As if beheadings were not terrifying enough, as if the spread of extremism and hatred were not unsettling enough, as if the kidnapping of young girls were not horrifying enough, the world now faces another crisis requiring that countries barely able to provide anything approaching minimal medical care in the best of times deal with a deadly epidemic for which there is no medicine, no cure and, in many places, no healthcare facilities, let alone isolation wards.
Is this our problem, too?
Here is, I'm afraid, the sad answer: How could it not be?
Doctors Without Borders is reportedly struggling to find volunteer health professionals. The World Health Organization, under attack from all directions, was never meant to replace a nation's own medical system.
But what happens when nations with two doctors to treat every 100,000 people are struck by epidemics, when doctors and nurses are stricken notwithstanding their best efforts to cover every inch of their bodies before treating their patients, with ambulances arriving not with one patient but with five or six, and with courageous healthcare workers struggling to clear the dead bodies every morning and disinfect the beds and floors to make way for a new round of sick people?
What happens when there simply isn't any more of the one drug that was used to cure two American missionaries struck down by the disease? Just no more left.
There is, it is reported, more interest in social media in the leaked nude photographs of Hollywood celebrities than in the plague striking Africa. As I write this, I am sitting in the well-appointed suite of a top-notch doctor at one of the finest medical centers in America.
No one likes to go to the doctor, least of all a nervous Nellie like me, but in the grand scheme of things, how lucky can you get?
Why is it that I am sitting in this fancy medical suite, making sure my son's muscle pains are only that, making sure my chronic stomachaches are only that, when on the other side of the world, there are women just like me, mothers who love their children every bit as much as I love mine, literally with nowhere to turn to deal with a disease that is wiping out whole families?
Because they happened to be born in Africa, and I happened to be born in America. Because I have access to the best medical care in the world, and they are left with the worst. Because I am lucky, and they are not. How can that be a reason for turning my back?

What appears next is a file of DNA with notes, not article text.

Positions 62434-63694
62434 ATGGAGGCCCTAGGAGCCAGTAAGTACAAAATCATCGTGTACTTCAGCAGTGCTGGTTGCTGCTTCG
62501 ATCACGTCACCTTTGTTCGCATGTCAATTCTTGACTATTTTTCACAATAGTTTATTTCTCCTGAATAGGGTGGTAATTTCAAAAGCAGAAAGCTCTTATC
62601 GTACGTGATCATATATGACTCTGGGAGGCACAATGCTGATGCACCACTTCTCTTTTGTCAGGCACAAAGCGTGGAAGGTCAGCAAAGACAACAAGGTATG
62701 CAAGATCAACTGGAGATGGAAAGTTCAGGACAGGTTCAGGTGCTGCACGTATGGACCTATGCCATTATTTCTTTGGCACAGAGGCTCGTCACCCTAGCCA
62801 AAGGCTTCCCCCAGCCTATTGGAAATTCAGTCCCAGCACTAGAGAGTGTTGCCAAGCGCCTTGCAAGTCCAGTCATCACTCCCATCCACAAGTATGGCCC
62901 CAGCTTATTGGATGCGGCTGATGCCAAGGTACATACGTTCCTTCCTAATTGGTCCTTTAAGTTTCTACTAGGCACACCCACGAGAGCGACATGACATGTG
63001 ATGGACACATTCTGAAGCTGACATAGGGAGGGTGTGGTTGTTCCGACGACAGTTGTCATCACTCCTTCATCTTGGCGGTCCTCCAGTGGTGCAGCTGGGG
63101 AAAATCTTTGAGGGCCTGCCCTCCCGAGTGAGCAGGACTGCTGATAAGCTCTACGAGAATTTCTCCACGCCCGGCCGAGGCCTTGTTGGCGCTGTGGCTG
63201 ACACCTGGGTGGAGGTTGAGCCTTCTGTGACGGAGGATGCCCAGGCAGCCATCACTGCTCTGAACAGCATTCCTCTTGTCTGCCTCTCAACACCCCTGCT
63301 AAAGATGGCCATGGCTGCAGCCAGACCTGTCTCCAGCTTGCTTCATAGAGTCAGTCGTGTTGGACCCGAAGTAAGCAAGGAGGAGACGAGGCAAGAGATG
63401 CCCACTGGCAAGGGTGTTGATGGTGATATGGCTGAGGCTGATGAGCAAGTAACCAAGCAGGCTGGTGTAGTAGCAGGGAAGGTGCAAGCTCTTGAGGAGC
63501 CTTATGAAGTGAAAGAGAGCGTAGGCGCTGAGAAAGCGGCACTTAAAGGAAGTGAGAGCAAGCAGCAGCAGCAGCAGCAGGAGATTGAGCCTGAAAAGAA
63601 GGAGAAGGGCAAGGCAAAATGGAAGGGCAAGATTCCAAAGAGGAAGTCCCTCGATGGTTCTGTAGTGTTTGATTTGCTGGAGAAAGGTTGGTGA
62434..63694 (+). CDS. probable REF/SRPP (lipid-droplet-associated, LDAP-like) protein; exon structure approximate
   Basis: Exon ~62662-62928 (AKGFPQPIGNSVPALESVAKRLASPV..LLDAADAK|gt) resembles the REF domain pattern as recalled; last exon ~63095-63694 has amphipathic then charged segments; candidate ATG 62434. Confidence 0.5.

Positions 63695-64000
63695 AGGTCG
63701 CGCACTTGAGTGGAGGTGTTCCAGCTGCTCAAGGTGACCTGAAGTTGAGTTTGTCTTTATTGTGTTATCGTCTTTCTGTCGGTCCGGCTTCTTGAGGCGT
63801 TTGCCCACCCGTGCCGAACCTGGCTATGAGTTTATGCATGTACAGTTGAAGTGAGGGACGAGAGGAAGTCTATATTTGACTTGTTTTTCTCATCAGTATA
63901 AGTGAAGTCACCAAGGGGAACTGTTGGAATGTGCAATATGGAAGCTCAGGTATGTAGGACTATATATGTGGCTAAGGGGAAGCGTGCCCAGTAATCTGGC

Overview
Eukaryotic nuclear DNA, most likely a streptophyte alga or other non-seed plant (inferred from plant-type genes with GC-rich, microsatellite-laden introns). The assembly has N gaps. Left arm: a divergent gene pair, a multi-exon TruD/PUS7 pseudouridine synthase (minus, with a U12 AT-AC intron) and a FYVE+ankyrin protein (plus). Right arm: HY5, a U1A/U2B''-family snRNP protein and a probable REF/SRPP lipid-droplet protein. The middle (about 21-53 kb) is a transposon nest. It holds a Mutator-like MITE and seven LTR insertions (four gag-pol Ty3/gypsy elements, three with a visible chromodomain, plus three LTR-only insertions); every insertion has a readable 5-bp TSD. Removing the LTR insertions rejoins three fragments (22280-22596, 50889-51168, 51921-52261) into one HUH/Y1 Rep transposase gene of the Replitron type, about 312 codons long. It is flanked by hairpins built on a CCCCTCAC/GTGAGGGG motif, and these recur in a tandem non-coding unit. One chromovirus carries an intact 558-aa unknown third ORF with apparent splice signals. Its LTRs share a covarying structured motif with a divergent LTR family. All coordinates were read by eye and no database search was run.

I have never been to Africa. But one friend was in Liberia only weeks before the epidemic exploded. Another friend's daughter has devoted her life to African relief work. I teach at a university that prides itself on its large number of international students. Will Africans now be shunned wherever they travel, wherever they study?
In interviews, officials from various American universities have been detailing the approaches they are taking to assure that their students from Africa have not been exposed to the virus. I heard one report tonight of a student trying to explain to a person whose knowledge of African geography is probably no better than mine that, actually, he lived 17 hours away from the nearest outbreak. That should be enough, yes? Unless, of course, someone from his village was infected by someone from another village.
The world has shrunk. In so many ways, that is a good thing. But good or not, it is a reality. And in this shrinking world, problems that once seemed far away aren't so far away anymore. What is 17 hours, really?
"Take care," the receptionist says to me as I leave the doctor's office. "Thank you," I say, because the truth is, I am being taken care of by one of the finest doctors in the world.
But who will take care of the woman who is just like me, except not so lucky?
Susan Estrich is a best-selling author whose writings have appeared in newspapers such as The New York Times, Los Angeles Times, and Washington Post. Read more reports from Susan Estrich — Click Here Now.